I think it’s great to be commercial about what you write. Books are better for having readers. It’s hard enough getting published, let alone making any money. Manuscripts that start out without any feel for the market normally end up essentially unread.

But there’s a balance to be struck. Not one of us thought, “Gosh, I’d really like to be stupidly rich, so I’ll just write some books.” On the contrary, the passion came first. Thoughts about publication came second. Thoughts about making money from publication came a snail-like third.

So here’s the question: are you getting joy from your writing? Do you love the project you are currently working on?

And I don’t mean “love” as in “right now this minute”. Even with projects of passion there are dark passages that just need to be muscled through. I mean love, more like marital love: with its ups and downs, but still most definitely love.

Do you love your writing? I hope you do.

Have a very merry Christmas. I shan’t email next week or the week after. Normal service will resume in January.

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Last week we pondered the awkward prose and strange success of Dean Koontz. Today – rather stupidly – I’m going to do the opposite.

Our theme this week is Hamnet by Maggie O’Farrell. The book deals with the death of Shakespeare’s son, Hamnet. (The two names, Hamnet and Hamlet were used more or less interchangeably in Shakespeare’s time. Shakespeare wrote the play a few years after the death of his son.)

The book is obviously Great Literature. My copy is jam-packed with superlative reviews and the book won both the Women’s Prize for Fiction in the UK and the National Book Critics Circle prize for fiction in the US.

So: serious critical heft, plus it talks about Shakespeare, so what’s not to love?

Well, when we were looking at Dean Koontz last week, we thought that some of his writing habits are there to reassure his readers that they’re going to get what they came for.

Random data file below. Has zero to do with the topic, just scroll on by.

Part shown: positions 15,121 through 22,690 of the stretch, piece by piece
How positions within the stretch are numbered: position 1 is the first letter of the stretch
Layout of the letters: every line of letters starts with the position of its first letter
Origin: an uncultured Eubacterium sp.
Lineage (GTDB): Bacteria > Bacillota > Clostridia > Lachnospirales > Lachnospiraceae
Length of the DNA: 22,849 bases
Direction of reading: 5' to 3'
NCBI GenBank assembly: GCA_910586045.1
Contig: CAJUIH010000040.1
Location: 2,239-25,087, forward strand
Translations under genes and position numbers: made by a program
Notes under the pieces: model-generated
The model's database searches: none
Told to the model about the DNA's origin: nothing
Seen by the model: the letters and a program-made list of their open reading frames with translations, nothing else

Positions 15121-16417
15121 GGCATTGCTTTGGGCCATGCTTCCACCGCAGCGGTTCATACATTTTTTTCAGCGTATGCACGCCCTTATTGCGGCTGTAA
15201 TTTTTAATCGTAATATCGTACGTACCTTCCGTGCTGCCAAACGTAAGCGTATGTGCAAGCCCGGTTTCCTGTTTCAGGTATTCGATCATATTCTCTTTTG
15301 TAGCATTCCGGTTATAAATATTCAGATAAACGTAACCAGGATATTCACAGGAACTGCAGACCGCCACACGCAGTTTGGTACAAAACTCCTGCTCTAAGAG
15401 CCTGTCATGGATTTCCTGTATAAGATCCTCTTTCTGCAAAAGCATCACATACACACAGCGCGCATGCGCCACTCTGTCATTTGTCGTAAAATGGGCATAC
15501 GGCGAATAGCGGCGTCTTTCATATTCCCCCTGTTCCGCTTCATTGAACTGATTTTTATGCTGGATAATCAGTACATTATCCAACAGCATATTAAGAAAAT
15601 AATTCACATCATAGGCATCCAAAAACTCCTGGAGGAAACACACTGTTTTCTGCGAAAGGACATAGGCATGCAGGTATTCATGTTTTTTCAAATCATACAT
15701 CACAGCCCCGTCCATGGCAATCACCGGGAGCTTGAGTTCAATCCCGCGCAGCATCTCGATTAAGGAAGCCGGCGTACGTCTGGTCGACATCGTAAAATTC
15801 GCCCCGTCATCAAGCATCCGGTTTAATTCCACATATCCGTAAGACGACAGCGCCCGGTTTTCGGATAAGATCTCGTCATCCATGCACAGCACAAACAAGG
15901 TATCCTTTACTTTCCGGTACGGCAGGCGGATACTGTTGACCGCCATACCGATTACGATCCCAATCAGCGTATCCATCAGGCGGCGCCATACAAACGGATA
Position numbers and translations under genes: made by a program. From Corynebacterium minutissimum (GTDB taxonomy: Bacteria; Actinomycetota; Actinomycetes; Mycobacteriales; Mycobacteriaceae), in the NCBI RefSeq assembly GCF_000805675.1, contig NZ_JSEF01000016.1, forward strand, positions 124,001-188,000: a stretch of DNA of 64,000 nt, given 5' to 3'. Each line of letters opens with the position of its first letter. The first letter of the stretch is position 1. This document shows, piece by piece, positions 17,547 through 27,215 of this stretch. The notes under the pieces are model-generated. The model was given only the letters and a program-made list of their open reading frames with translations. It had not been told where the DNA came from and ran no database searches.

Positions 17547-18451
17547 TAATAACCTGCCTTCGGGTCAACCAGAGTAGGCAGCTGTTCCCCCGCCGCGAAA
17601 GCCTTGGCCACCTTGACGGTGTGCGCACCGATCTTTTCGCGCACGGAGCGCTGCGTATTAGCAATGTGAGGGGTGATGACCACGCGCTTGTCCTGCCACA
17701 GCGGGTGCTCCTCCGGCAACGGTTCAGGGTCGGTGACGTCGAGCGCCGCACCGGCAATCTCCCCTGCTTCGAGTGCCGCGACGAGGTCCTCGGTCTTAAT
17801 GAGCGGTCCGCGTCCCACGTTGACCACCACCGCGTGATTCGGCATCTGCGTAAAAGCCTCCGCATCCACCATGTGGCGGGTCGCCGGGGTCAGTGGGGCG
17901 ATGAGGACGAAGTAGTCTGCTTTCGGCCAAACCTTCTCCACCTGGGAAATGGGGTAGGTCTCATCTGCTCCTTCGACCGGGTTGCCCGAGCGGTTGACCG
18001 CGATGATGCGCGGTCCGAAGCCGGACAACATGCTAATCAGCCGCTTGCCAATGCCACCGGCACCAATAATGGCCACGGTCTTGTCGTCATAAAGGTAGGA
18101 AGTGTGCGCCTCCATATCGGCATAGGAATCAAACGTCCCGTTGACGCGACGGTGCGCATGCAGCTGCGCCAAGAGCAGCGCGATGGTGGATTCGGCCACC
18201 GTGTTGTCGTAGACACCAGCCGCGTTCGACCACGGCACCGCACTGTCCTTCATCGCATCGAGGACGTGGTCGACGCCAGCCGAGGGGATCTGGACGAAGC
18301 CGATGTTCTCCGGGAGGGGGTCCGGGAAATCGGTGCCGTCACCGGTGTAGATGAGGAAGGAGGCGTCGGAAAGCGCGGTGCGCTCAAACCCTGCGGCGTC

Koontz’s readers don’t want fancy writing, so Koontz is quick to reassure them: buddy, you’re not going to get any. On the other hand, they do want big, clear, comic-book style characters, and Koontz makes sure he places one prominently on page one.

I suggested that that Koontz’s approach to prose was like a box of cheaper chocolates, where the point of the packaging was to reassure shoppers, “This is not too fancy. If you feel worried by fancy, expensive chocolates, we promise that you won’t find any of that stuff inside.”

But how about the opposite? If you’re buying fancy chocolates, you want the packaging to match. Elegant fonts, dark colours, plenty of layers of foil and fluffy packaging and fancy tissue. The packaging says, “You want fancy? We’re going to give you fancy. Worried that these chocolates won’t pass muster at your posh dinner party? Don’t worry. We’ve got six layers of fancy tissue and each chocolate comes in its own mini-wrapping, so your guests are just going to KNOW that you’ve spent real money on this box.”

OK. Hold that thought.

Here are some bits from Hamnet:

Quote 1

You might find the [edge of the forest] a restless, verdant, inconstant sight: the wind caresses, ruffles, disturbs the mass of leaves; each tree answers to the weather’s ministrations at a slightly different tempo from its neighbour, bending and shuddering and tossing its branches as if trying to get away from the air, from the very soil that nourishes it.

Quote 2

The words fly out of her mouth, like hornets, words she didn’t even know she knew, words that dart and crackle and maim, words that twist and mangle her tongue.

Quote 3

He gives a nod and a shrug, all at the same time, eyeing the broad back of his father, who looms behind his mother, still facing the street. He is, despite himself, despite the fact that he is clutching the hand of the woman he has vowed to marry, despite everything working out which way he will have to duck to avoid the inevitable fist, to feint, to parry, and to shield Agnes from the blows he knows will come.

Two things before we go on.

One, please look at those quotes and see what you think of them. Forget that you are reading a hugely successful work of literary fiction. What do you think of the quotes on the page?

Two, I’m going to have some challenging things to say about those snippets of writing, but I’m not so daft as to think that Maggie O’Farrell can’t write. There’s plenty of excellent writing in the book – just, I’m not sure she nails it every time.